'Mad Max: Fury Road': The Bizarre Origin of the War Boys' Silver Mouths and Teeth Will Give You Chills

For die-hard fans of Mad-Max: Fury Road, there won’t be a need for character introductions. But for anyone who is unfamiliar with the movies, in general, this more modern rendition of the popular films is more than a reboot. 

Charlize Theron plays the lead female protagonist Imperator Furiosa. Tom Hardy portrays Max Rockatansky. The ultimate enemy role of Immortan Joe is eerily portrayed by Hugh Keays-Byrne, who remarkably played this role in the 1979 original.

Mad Max: Fury Road takes place in a post-apocalyptic world where water and gasoline are the most valuable assets in a vast desert landscape. Immortan Joe and his army of silver-soaked War Boys rule resources with an iron fist. This brings us to the next point: Why do the War Boys have silver mouths and teeth, anyway? The bizarre origin of this look will send chills up your spine.

How the War Boys prepare for battle in ‘Mad Max: Fury Road’

Of course, Mad Max: Fury Road is just a movie. None of the actors portraying the War Boys actually inhaled narcotics. But the concept is rooted in reality. In fact, the writer and director George Miller said he came up with the idea from a Vietnam War documentary, Front Line.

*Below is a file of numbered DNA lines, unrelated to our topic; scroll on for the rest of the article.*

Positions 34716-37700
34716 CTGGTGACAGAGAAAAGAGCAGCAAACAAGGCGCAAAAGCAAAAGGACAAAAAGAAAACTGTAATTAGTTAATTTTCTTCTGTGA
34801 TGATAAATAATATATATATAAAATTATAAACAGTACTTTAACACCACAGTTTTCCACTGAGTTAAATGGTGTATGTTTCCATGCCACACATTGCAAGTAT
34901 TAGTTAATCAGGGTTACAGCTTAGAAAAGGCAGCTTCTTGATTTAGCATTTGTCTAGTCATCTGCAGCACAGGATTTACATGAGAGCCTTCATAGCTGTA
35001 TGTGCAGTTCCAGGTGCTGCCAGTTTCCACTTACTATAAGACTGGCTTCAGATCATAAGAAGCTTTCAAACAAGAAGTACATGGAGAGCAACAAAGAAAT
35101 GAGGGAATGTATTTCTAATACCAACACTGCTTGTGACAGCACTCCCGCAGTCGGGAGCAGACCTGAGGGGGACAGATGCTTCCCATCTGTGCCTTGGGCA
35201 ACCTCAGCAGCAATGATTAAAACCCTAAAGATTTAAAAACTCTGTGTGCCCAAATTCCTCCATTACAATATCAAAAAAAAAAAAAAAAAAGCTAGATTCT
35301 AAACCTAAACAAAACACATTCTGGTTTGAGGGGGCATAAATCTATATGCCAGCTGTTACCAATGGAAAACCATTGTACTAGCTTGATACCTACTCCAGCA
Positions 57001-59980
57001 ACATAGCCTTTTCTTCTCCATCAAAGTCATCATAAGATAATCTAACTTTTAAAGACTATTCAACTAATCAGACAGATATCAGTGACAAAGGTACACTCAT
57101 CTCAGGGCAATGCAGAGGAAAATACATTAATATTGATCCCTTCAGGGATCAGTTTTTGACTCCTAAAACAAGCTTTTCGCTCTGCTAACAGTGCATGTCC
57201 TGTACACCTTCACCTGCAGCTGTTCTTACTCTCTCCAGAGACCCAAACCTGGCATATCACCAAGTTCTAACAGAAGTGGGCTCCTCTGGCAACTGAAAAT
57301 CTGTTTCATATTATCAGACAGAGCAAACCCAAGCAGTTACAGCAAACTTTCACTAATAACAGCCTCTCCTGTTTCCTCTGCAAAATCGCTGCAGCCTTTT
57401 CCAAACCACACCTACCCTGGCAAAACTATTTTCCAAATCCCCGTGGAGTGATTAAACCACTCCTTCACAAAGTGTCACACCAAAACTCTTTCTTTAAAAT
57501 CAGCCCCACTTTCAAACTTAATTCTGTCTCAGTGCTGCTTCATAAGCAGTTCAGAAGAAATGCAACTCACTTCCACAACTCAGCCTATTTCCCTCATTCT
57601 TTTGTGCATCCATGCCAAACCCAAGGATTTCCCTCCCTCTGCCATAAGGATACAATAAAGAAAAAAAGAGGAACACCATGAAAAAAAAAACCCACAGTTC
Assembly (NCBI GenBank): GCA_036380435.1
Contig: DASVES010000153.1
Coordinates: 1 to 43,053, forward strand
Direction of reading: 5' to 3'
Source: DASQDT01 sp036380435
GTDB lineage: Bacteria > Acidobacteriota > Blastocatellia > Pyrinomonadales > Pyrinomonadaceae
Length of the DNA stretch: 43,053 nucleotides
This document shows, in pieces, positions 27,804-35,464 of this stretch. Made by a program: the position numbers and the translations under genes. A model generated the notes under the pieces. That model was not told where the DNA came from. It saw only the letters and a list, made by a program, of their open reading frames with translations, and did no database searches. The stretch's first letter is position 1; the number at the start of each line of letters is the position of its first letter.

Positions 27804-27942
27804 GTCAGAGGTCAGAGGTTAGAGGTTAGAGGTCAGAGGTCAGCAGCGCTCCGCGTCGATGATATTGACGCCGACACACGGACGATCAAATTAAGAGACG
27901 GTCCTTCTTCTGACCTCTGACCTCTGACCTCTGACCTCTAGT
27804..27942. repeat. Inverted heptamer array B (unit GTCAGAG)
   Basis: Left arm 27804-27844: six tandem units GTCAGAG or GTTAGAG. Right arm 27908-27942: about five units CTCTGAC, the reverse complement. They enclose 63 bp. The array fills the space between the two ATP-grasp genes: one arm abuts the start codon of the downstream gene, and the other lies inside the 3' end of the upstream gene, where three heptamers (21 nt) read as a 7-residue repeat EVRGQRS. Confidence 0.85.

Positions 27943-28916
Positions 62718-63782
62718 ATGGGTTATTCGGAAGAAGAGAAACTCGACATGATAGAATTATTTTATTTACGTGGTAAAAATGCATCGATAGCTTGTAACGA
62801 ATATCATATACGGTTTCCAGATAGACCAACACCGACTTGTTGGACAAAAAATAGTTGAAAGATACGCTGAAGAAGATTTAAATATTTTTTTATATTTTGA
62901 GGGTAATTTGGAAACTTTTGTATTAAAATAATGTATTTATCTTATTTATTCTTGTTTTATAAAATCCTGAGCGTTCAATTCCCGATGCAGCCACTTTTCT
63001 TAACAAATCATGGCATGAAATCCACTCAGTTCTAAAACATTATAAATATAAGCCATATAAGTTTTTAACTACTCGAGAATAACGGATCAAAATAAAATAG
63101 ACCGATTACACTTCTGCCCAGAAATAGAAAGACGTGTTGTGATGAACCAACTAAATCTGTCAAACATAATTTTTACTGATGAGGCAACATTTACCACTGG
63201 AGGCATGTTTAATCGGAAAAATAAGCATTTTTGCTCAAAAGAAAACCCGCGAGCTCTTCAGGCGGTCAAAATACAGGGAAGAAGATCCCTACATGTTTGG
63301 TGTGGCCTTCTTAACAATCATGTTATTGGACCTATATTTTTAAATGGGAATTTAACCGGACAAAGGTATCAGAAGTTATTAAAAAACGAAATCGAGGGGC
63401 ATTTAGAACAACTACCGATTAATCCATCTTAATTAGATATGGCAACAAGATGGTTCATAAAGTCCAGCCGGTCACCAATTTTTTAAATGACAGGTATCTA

In it, Cambodian soldiers performed a similar pre-war ritual. Soldiers would suspend tiny jade figurines of Buddha from their mouths, signifying their pre-war courage to meet their makers.

The War Boys of ‘Mad-Max: Fury Road’ enter the online cake-decorating scene

According to IMDb‘s trivia and little-known facts about Mad Max: Fury Road, there was an unintended side effect of the silver spraying ritual. A cake decorating company called Wilton makes “Color Mist.”

The silver spray intended to put a silver sheen on cakes and baked goods. But it saw some serious changes on its Amazon seller’s profile. Before the movie premiered, the reviews and comments were few and far between, mostly coming from baking professionals.

Once the movie was released in May of 2015, the Amazon listing for this “Color Mist” gained a following. The comments and FAQ sections both flurried with comments from users who were posing as War Boys, offering bizarre reviews of the silver baked goods spray.

Some five-star reviews include one user who says, “Great chrome spray, but may not guarantee entrance into Valhalla.” Another tells a harrowing tale of how his “war party was flanked on the I-495,” and having this silver spray ensured his victory.

It’s a tad chilling to know that the War Boys’ ritual was inspired by similar mouth-related pre-war antics during the Vietnam War. It’s equally bizarre to witness the self-proclaimed War Boys in real life, buying their silver spray on Amazon.

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